Over the years, St. Ambrose has made many efforts to promote diversity on campus. On April 27, the latest diversity measure, a diversity icon, will make its debut.
The icon was designed by Alecia Chrisman, a senior marketing and graphic design major in Renee Ernst’s graphic design III class.
“All of the students in our class designed three icons,” Chrisman said. “We submitted them to the Diversity Work Group and they voted on it.”
The Diversity Work Group is comprised of administrators, faculty and staff members and strives to increase and highlight diversity on campus. Chrisman’s design was chosen by the group from roughly 45 student submissions. Her icon will now be used by the university to highlight events that promote diversity.
“I was totally shocked when they chose my design,” Chrisman said. “Renee announced that I won in class, and I was shocked because I thought there were some that were more creative than mine.”
Dean of Students Tim Phillips hopes that the icon will demonstrate how many diverse events are taking place on campus.
“Part of the goal is creating a visible marker that says “our differences are important,” but also using it as a way to help to quantify the degree to which diversity is part of the educational environment,” Phillips said.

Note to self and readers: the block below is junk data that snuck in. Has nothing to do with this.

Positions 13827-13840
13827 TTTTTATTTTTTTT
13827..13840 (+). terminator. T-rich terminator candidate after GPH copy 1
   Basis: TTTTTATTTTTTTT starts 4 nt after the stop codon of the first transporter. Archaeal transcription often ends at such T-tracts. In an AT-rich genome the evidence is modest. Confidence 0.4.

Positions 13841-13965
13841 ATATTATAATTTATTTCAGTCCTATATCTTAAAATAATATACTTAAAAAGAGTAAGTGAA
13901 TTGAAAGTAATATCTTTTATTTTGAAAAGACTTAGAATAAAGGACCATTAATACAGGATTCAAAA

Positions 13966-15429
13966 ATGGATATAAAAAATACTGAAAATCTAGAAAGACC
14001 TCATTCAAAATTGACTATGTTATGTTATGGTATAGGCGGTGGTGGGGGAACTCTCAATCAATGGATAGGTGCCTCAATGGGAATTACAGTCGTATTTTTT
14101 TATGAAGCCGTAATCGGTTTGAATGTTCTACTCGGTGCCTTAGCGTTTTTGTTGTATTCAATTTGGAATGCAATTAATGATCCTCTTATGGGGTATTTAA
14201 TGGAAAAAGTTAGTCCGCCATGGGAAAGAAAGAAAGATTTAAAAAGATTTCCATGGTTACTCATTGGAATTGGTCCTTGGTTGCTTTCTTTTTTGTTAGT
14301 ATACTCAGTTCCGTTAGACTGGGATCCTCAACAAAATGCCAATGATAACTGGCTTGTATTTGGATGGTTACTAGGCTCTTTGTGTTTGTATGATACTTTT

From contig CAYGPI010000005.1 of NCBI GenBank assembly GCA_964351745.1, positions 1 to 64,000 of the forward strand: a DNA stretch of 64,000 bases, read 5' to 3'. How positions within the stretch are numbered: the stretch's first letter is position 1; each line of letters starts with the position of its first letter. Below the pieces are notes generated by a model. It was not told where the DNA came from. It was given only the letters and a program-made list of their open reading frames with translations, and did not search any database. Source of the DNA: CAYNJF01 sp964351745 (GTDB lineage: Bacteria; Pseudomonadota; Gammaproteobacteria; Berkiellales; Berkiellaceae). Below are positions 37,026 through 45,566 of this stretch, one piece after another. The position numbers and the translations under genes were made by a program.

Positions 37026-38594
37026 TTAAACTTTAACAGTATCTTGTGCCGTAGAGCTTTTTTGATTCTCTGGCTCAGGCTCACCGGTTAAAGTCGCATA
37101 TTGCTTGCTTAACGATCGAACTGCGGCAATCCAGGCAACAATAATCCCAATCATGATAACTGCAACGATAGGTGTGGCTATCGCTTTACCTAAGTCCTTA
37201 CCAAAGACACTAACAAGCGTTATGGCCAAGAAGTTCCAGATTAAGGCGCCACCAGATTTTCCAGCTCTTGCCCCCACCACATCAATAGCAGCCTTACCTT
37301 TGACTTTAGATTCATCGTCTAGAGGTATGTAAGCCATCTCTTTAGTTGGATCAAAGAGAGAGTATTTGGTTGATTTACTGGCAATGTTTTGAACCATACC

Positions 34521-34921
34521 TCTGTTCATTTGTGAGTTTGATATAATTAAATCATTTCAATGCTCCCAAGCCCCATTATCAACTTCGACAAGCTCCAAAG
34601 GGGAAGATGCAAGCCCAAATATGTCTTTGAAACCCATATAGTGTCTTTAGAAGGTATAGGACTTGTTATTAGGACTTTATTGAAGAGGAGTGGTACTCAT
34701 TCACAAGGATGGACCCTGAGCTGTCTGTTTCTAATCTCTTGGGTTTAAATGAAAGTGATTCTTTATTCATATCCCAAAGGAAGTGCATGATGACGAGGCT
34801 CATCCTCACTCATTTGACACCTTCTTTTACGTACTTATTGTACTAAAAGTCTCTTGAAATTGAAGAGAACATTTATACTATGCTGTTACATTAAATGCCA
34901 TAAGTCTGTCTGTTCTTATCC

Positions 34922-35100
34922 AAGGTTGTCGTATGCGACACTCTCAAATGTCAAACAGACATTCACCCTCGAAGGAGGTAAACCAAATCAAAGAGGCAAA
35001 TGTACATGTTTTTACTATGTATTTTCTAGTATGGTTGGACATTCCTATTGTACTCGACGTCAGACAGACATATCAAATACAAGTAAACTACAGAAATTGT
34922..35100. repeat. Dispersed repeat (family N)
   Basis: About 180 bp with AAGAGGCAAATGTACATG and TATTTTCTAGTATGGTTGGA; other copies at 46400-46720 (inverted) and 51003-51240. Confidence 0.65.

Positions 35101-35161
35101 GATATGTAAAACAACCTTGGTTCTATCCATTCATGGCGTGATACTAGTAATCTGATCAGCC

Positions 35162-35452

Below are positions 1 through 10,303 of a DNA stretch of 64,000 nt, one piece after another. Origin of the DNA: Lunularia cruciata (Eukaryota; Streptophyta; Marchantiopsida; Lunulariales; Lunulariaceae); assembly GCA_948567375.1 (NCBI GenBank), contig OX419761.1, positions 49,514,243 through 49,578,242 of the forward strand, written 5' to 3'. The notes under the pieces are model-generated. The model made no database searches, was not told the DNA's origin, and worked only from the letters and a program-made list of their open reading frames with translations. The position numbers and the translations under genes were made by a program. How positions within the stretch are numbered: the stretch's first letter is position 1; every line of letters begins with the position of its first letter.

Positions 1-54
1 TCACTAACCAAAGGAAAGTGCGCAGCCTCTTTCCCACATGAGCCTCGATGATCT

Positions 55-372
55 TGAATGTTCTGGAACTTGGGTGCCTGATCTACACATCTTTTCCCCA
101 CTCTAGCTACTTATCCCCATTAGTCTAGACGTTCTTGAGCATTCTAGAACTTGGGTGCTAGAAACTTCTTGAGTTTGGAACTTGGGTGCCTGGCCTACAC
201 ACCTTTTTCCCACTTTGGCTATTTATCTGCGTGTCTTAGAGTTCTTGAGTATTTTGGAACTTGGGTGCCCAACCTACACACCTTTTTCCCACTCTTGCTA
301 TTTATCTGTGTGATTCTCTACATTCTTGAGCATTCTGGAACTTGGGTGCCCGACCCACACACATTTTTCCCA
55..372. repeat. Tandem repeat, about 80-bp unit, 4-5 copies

Chrisman kept these goals in mind while designing the icon. Nearly every element of her icon signifies a particular aspect of diversity on the St. Ambrose campus.
“I was thinking about the oak trees that stand in front of Ambrose Hall and how they are really prominent in the Ambrose community and how they have been here from the very beginning,” Chrisman said. “Whenever you think of diversity, you think of it growing in different directions. You think of branching out, so the hands on the icon symbolize reaching out. The one hand inside of another symbolizes helping people out and working together.”
The colors in the design also have meaning. Chrisman said that the blue in the logo represents St. Ambrose and the different shades and tints of yellow and orange signify the colors of leaves. Her thoughtfulness was not overlooked by the group that chose her icon to represent diversity on the Ambrose campus.
“I like the concept of a tree and that I think our diverse identities are constantly growing,” Phillips said. “Sometimes they’re blooming and other times they’re hidden. Each aspect of who we are contributes to a greater whole. Each individual is carrying infinite human dignity but a degree of beauty as well.”
Phillips expects the new icon to be used by many departments across campus.
“I can see Intercultural Life and Student Activities using the icon regularly,” he said. “Galvin Fine Arts Center is good at identifying diverse components. The departments of social work, social justice, and women’s studies make efforts to highlight diverse options. I think the icon could also be used by Residence Life and the Dean of Students Office.”
By highlighting the diversity on campus, Phillips and the entire Diversity Work Group think the campus community will become closer and continue to embrace each other’s differences. After the implementation of the diversity icon, students, faculty and staff will be able to see just how many diverse activities take place on campus.